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Received July 12, 2021; Revised July 25, 2021; Accepted July 26, 2021
The review discusses the role of metabolic disorders (in particular, insulin resistance) in the development of age-related diseases and normal aging with special emphasis on the changes in postmitotic cells of higher organisms. Caloric restriction helps to prevent such metabolic disorders, which could probably explain its ability to prolong the lifespan of laboratory animals. Maintaining metabolic homeostasis is especially important for the highly differentiated long-lived body cells, whose lifespan is comparable to the lifespan of the organism itself. Normal functioning of these cells can be ensured only upon correct functioning of the cytoplasm clean-up system and availability of all required nutrients and energy sources. One of the central problems in gerontology is the age-related disruption of glucose metabolism leading to obesity, diabetes, metabolic syndrome, and other related pathologies. Along with the adipose tissue, skeletal muscles are the main consumers of insulin; hence the physical activity of muscles, which supports their energy metabolism, delays the onset of insulin resistance. Insulin resistance disrupts the metabolism of cardiomyocytes, so that they fail to utilize the nutrients to perform their functions even being surrounded by a nutrient-rich environment, which contributes to the development of age-related cardiovascular diseases. Metabolic pathologies also alter the nutrient sensitivity of neurons, thus disrupting the action of insulin in the central nervous system. In addition, there is evidence that neurons can develop insulin resistance as well. It has been suggested that affecting nutritional sensors (e.g., AMPK) in postmitotic cells might improve the state of the entire multicellular organism, slow down its aging, and increase the lifespan.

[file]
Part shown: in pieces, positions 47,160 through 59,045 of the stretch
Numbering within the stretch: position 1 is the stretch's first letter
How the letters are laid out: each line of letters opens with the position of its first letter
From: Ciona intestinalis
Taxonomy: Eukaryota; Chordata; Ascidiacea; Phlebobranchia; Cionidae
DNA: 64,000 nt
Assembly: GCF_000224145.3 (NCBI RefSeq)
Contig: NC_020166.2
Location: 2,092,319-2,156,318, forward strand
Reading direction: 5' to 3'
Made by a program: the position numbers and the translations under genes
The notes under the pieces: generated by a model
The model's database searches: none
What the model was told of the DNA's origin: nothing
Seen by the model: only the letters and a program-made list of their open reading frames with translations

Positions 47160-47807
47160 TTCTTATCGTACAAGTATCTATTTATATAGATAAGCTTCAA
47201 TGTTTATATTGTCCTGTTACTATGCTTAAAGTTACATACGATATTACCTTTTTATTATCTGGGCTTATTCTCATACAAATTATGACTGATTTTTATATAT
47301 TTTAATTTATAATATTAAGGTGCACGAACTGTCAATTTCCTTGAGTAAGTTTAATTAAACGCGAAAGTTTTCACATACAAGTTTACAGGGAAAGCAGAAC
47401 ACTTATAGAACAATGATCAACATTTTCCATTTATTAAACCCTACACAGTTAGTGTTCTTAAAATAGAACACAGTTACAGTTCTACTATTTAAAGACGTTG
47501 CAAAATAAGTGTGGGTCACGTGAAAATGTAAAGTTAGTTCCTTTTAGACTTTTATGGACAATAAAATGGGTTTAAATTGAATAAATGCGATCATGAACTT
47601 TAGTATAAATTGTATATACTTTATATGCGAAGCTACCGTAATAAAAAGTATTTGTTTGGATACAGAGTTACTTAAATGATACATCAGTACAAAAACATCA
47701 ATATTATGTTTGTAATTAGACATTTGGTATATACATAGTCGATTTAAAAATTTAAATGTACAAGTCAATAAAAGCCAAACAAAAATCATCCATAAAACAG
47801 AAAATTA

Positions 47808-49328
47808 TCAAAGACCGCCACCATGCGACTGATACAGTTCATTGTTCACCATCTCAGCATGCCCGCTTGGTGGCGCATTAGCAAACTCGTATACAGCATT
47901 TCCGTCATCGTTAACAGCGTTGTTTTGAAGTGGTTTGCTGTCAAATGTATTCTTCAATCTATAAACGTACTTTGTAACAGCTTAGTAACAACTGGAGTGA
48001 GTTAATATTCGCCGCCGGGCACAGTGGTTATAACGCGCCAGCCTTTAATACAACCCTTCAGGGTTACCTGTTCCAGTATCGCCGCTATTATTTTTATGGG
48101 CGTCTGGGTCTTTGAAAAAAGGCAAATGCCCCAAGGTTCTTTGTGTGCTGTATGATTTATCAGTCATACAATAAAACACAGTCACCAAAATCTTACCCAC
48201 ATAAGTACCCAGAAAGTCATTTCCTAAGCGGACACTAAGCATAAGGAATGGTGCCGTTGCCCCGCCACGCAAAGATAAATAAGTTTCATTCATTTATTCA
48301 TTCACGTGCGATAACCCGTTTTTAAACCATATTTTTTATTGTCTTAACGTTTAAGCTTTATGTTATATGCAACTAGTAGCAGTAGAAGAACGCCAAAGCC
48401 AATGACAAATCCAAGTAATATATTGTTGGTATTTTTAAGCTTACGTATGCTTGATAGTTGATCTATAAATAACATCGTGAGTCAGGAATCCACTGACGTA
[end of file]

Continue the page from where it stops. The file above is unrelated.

KEY WORDS: caloric restriction, metabolism, AMPK, autophagy, cardiomyocytes, myocytes, neurons